The chancellor of Benet Academy said he is "deeply troubled" by the suburban school's decision to hire a lacrosse coach in a same-sex marriage, a statement that could mean the controversial hiring debate is not yet over.
"I want to let everyone know that I am taking this matter to prayer and discerning how to proceed," Abbot Austin G. Murphy of St. Procopius Abbey said.
Though he noted that Pope Francis "has been clear that our love and respect for all persons is not in contradiction with Church doctrine on the sacrament of matrimony and teachings on sexuality," Murphy said "the matter raises the question of what a Catholic high school should require from those who work with and form its students."
"If we give in to the voices that say that disagreement equals hate, then we allow civil discourse to perish," he wrote. "We will communicate further information as the matter develops."
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The Lisle school initially rescinded a job offer for lacrosse coaching candidate Amanda Kammes when she listed her wife as an emergency contact.
The school's board of directors then announced last week that the academy "extended an offer" and Kammes and she accepted it.
The board noted that the Catholic school had previously "deferred its employment discussions with Ms. Kammes upon learning that she is in a same-sex marriage."
Supporters of Kammes, who graduated from Benet Academy in 2001, said she is more than qualified to be the private school’s varsity girls lacrosse coach.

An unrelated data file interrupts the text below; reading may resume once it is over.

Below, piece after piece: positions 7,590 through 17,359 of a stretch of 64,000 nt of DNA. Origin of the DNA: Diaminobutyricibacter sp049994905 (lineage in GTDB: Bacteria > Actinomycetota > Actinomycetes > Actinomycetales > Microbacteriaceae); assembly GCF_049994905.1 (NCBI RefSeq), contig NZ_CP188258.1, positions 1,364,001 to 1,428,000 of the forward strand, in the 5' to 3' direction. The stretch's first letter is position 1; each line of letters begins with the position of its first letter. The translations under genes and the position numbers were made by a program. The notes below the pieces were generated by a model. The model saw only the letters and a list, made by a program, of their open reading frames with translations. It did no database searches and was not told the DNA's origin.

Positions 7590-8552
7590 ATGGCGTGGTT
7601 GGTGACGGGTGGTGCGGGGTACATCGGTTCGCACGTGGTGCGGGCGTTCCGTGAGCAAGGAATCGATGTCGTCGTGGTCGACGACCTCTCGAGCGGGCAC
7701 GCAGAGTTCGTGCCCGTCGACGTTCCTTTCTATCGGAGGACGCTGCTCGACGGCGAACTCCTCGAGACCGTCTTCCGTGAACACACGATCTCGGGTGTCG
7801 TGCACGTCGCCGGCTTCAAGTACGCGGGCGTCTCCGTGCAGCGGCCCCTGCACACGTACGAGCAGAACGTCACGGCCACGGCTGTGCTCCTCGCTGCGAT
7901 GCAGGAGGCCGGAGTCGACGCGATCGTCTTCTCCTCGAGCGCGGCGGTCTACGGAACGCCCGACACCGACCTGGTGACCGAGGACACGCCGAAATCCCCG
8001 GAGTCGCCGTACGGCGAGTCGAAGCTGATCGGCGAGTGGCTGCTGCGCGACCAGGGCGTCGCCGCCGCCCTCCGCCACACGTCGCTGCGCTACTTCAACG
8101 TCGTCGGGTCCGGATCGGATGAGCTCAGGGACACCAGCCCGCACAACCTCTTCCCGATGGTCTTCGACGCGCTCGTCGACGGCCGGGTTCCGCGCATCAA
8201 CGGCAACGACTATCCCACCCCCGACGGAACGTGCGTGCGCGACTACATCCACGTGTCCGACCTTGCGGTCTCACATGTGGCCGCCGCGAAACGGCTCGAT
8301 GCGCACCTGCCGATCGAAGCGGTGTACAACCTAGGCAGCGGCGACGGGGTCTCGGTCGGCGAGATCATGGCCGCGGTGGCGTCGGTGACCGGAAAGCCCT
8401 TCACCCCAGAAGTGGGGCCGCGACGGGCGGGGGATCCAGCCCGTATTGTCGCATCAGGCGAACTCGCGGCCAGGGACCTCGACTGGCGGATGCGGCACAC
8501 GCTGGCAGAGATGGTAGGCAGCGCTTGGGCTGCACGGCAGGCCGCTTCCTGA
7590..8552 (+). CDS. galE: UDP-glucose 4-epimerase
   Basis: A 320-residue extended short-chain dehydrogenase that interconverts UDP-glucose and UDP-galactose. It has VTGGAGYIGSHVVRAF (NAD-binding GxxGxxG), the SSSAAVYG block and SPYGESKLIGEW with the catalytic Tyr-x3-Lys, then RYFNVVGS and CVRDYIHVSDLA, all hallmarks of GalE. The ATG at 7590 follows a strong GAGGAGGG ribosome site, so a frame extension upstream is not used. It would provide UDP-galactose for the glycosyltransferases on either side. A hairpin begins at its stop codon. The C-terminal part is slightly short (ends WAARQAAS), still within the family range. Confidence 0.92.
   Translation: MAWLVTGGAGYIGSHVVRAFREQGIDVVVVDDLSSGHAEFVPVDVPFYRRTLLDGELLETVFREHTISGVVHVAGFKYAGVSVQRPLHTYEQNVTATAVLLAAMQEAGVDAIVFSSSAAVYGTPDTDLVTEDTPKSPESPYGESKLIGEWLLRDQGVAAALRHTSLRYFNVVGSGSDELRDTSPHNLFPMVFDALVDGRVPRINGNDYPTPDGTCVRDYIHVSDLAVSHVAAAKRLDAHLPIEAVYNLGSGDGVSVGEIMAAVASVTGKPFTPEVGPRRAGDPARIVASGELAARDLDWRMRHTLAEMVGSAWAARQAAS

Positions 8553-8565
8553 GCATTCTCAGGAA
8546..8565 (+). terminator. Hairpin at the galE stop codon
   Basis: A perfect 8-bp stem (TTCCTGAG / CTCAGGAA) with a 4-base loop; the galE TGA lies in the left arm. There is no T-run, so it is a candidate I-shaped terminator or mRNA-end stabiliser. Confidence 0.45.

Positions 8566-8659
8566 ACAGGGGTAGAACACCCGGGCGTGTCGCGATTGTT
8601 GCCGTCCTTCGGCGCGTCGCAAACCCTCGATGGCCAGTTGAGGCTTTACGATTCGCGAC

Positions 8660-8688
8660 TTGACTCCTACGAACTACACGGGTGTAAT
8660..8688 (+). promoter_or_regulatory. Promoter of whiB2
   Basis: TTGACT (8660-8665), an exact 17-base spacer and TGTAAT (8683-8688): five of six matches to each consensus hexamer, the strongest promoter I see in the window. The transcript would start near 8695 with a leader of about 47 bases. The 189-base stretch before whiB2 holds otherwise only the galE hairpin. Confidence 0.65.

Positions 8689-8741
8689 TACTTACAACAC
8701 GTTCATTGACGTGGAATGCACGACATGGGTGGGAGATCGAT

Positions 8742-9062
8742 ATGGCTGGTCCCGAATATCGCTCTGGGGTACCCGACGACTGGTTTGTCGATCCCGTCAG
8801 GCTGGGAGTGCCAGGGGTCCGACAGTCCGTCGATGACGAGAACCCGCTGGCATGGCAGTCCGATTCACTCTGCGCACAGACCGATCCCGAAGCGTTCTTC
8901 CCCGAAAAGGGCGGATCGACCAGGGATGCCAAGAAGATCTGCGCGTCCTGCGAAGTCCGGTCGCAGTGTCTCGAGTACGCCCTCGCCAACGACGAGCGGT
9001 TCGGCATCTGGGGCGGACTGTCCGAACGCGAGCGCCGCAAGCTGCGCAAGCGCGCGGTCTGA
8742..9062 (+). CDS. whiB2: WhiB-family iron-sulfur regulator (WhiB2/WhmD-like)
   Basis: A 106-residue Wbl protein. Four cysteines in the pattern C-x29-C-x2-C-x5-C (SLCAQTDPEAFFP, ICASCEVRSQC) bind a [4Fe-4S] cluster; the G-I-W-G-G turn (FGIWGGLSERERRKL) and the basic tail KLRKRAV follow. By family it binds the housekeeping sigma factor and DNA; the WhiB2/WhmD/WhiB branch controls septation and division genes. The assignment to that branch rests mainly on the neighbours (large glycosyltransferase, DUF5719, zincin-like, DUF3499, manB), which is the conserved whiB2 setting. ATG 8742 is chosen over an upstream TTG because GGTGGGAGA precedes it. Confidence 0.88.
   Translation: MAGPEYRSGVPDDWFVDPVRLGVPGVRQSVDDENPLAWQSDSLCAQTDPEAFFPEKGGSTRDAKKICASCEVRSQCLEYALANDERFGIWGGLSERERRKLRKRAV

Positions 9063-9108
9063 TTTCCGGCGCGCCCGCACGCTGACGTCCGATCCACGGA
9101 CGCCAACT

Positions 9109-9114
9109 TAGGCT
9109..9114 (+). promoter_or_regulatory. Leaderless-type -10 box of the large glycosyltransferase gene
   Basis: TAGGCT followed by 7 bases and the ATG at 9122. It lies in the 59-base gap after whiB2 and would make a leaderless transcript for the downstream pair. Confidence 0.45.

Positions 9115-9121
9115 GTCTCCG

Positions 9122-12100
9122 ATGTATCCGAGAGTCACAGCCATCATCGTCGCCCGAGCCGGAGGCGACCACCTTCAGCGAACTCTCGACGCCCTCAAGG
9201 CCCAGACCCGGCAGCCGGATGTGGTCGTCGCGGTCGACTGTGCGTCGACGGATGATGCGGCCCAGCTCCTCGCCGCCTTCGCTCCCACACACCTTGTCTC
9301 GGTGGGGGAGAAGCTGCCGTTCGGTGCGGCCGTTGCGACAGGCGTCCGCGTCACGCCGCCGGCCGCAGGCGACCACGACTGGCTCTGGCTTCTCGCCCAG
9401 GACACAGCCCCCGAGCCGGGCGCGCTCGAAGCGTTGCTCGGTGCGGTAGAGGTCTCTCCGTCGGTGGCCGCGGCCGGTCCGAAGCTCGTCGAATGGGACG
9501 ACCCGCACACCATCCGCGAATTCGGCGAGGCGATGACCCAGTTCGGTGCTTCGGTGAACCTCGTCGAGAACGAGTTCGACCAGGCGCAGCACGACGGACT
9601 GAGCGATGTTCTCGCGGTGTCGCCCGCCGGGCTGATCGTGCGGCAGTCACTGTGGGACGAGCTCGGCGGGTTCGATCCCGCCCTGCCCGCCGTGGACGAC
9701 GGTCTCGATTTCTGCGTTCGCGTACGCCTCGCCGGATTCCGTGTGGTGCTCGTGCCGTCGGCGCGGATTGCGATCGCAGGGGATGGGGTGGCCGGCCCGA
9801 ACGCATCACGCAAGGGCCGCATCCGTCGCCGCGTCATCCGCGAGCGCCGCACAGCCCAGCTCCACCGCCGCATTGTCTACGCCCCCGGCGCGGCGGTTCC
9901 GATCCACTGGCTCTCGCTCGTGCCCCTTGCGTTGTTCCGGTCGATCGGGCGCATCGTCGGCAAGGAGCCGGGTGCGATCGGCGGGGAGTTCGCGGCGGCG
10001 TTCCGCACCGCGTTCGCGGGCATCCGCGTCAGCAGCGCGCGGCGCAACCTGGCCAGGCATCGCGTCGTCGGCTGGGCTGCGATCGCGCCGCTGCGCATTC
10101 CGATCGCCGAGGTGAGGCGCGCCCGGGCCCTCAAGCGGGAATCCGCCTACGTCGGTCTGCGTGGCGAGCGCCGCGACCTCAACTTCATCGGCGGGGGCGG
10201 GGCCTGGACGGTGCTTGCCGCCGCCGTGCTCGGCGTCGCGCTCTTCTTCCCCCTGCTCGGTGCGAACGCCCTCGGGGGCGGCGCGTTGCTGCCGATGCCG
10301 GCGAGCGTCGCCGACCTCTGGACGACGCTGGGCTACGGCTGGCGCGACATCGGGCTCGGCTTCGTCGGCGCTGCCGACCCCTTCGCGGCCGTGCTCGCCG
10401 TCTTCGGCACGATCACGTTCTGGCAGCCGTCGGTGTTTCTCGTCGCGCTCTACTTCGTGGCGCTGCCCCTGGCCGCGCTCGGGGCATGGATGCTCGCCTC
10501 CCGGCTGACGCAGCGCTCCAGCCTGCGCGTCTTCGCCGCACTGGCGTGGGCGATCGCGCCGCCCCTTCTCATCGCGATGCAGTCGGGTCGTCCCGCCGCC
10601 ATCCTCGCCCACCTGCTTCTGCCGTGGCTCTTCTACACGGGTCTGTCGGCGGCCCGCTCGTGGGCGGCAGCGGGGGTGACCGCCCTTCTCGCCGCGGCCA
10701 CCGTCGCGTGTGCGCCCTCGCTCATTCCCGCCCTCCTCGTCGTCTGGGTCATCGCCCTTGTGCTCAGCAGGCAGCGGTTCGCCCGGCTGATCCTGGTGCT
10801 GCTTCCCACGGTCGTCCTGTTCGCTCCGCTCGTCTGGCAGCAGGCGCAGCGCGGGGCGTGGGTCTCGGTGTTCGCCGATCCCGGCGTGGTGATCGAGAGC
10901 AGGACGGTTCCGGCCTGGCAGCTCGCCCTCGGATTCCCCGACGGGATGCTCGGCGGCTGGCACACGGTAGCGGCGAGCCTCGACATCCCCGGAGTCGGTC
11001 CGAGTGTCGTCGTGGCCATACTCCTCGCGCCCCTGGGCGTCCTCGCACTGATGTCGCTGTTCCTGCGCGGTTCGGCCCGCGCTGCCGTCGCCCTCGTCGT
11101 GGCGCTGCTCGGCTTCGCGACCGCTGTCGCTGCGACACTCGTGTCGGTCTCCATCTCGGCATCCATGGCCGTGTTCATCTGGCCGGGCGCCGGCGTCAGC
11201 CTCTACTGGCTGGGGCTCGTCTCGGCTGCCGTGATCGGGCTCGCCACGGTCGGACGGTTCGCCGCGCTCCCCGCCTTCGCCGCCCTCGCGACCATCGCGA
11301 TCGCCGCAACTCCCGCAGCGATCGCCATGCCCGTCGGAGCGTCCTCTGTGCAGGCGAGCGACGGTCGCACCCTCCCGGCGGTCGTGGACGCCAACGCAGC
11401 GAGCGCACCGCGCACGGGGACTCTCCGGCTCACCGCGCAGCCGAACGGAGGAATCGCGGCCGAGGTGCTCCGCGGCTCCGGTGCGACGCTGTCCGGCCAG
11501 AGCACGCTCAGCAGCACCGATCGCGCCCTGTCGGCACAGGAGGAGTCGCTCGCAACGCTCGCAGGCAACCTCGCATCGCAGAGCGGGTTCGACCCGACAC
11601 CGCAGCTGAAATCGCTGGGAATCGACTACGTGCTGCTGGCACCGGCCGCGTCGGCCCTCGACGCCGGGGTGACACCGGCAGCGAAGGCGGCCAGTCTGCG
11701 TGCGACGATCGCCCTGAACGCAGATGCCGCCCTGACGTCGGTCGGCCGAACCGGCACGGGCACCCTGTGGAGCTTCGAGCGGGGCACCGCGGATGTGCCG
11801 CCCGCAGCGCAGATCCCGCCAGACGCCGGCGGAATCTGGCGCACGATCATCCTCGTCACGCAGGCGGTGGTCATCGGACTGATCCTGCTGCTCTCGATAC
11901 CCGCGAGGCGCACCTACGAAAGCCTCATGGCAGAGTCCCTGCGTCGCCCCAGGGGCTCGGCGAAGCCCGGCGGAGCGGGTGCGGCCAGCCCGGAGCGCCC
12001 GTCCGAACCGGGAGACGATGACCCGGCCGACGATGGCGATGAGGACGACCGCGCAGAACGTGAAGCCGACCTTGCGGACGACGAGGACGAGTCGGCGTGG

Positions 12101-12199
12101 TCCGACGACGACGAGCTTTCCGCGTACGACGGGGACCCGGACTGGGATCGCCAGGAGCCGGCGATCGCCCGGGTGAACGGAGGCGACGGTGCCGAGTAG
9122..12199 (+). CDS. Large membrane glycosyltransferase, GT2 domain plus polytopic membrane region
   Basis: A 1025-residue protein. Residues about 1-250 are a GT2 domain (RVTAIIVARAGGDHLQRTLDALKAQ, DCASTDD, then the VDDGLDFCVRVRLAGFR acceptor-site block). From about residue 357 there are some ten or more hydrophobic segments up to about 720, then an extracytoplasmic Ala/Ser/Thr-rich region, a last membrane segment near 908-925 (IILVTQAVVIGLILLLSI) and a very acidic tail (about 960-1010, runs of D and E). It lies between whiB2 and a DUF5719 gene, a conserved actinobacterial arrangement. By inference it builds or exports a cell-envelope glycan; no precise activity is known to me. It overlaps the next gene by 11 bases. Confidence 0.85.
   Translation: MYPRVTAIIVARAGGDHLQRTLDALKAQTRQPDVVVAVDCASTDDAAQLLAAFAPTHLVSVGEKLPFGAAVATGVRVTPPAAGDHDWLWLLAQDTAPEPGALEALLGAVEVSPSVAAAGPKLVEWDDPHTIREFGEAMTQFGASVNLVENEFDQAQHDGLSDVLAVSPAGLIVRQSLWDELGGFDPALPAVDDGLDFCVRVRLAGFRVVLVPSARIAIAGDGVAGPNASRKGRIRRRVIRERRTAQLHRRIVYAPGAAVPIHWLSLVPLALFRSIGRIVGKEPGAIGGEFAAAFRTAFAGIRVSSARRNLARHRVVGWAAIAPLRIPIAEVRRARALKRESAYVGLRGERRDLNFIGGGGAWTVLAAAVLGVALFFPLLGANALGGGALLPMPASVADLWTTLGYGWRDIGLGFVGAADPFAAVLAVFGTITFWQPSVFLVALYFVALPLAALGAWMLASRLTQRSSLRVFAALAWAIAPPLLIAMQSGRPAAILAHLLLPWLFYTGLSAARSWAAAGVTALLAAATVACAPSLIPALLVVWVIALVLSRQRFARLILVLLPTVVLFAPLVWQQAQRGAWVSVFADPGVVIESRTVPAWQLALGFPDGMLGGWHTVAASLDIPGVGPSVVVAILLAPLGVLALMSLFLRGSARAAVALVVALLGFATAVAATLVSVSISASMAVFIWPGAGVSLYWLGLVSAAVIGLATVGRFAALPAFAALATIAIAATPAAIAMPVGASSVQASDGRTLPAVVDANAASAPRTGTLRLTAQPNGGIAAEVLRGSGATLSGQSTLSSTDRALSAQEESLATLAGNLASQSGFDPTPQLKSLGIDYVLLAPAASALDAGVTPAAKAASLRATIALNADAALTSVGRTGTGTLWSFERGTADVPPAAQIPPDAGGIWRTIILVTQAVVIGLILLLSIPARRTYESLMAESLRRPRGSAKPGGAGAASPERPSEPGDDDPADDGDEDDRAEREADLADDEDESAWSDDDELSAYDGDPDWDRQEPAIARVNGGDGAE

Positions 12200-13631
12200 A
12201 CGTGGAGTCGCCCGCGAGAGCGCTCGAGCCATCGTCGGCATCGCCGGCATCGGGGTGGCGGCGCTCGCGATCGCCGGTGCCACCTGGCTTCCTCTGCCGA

But the head of the school said in a recent message to the Benet community that the school follows the teachings of the Church and will always listen to viewpoints regarding matters that affect students.
"One of our chief concerns is for the LGBT students who currently study at Benet, who, through this action by their administration, get the message that they are not valuable and not respected by their school, and we want to tell them that we as the broader Benet community feel very differently and we support them,” said Tim Jacklich, a 2016 graduate of Benet Academy.
A rally was held in the Chicago suburb Monday and more than 2,000 people signed a letter demanding the school reverse its decision.
The school’s board, which met Monday, said it determined Kammes' "background and experience made her the right candidate for the position."
“The Board has heard from members of the Benet community on all sides of this issue over the past several days," the Board of Directors for Benet Academy said in a statement. "We had an honest and heartfelt discussion on this very complex issue at our meeting. Going forward we will look for opportunities for dialogue in our community about how we remain true to our Catholic mission while meeting people where they are in their personal journey through life. For now, we hope that this is the first step in healing the Benet community.”